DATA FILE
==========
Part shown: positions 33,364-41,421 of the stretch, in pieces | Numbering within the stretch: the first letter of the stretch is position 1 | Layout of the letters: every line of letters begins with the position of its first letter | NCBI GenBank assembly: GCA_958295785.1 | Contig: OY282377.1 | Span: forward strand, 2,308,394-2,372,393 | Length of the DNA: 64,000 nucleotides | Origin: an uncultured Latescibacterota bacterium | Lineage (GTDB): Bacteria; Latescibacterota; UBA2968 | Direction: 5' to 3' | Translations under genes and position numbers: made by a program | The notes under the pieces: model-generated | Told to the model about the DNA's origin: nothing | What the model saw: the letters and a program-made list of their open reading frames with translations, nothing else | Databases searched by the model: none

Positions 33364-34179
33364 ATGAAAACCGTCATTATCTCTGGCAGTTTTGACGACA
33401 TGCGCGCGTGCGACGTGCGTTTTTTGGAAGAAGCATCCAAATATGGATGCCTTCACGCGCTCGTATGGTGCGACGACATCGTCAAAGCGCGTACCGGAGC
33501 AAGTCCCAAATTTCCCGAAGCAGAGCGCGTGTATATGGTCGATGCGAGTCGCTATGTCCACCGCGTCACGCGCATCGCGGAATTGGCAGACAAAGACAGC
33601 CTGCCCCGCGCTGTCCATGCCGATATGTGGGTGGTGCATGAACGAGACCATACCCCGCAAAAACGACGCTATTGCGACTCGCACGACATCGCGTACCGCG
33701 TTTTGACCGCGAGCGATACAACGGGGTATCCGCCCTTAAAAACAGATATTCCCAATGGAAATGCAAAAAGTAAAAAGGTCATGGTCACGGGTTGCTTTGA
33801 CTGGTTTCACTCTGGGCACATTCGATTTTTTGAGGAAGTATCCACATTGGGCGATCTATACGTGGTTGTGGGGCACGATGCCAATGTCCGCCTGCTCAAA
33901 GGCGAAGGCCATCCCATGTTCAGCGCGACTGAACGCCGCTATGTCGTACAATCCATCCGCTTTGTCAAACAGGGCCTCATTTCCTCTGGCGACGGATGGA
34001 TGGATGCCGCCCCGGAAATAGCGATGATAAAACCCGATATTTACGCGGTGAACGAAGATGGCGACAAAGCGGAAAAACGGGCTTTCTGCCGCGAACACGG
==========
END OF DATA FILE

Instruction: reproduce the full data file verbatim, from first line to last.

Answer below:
Part shown: positions 33,364-41,421 of the stretch, in pieces | Numbering within the stretch: the first letter of the stretch is position 1 | Layout of the letters: every line of letters begins with the position of its first letter | NCBI GenBank assembly: GCA_958295785.1 | Contig: OY282377.1 | Span: forward strand, 2,308,394-2,372,393 | Length of the DNA: 64,000 nucleotides | Origin: an uncultured Latescibacterota bacterium | Lineage (GTDB): Bacteria; Latescibacterota; UBA2968 | Direction: 5' to 3' | Translations under genes and position numbers: made by a program | The notes under the pieces: model-generated | Told to the model about the DNA's origin: nothing | What the model saw: the letters and a program-made list of their open reading frames with translations, nothing else | Databases searched by the model: none

Positions 33364-34179
33364 ATGAAAACCGTCATTATCTCTGGCAGTTTTGACGACA
33401 TGCGCGCGTGCGACGTGCGTTTTTTGGAAGAAGCATCCAAATATGGATGCCTTCACGCGCTCGTATGGTGCGACGACATCGTCAAAGCGCGTACCGGAGC
33501 AAGTCCCAAATTTCCCGAAGCAGAGCGCGTGTATATGGTCGATGCGAGTCGCTATGTCCACCGCGTCACGCGCATCGCGGAATTGGCAGACAAAGACAGC
33601 CTGCCCCGCGCTGTCCATGCCGATATGTGGGTGGTGCATGAACGAGACCATACCCCGCAAAAACGACGCTATTGCGACTCGCACGACATCGCGTACCGCG
33701 TTTTGACCGCGAGCGATACAACGGGGTATCCGCCCTTAAAAACAGATATTCCCAATGGAAATGCAAAAAGTAAAAAGGTCATGGTCACGGGTTGCTTTGA
33801 CTGGTTTCACTCTGGGCACATTCGATTTTTTGAGGAAGTATCCACATTGGGCGATCTATACGTGGTTGTGGGGCACGATGCCAATGTCCGCCTGCTCAAA
33901 GGCGAAGGCCATCCCATGTTCAGCGCGACTGAACGCCGCTATGTCGTACAATCCATCCGCTTTGTCAAACAGGGCCTCATTTCCTCTGGCGACGGATGGA
34001 TGGATGCCGCCCCGGAAATAGCGATGATAAAACCCGATATTTACGCGGTGAACGAAGATGGCGACAAAGCGGAAAAACGGGCTTTCTGCCGCGAACACGG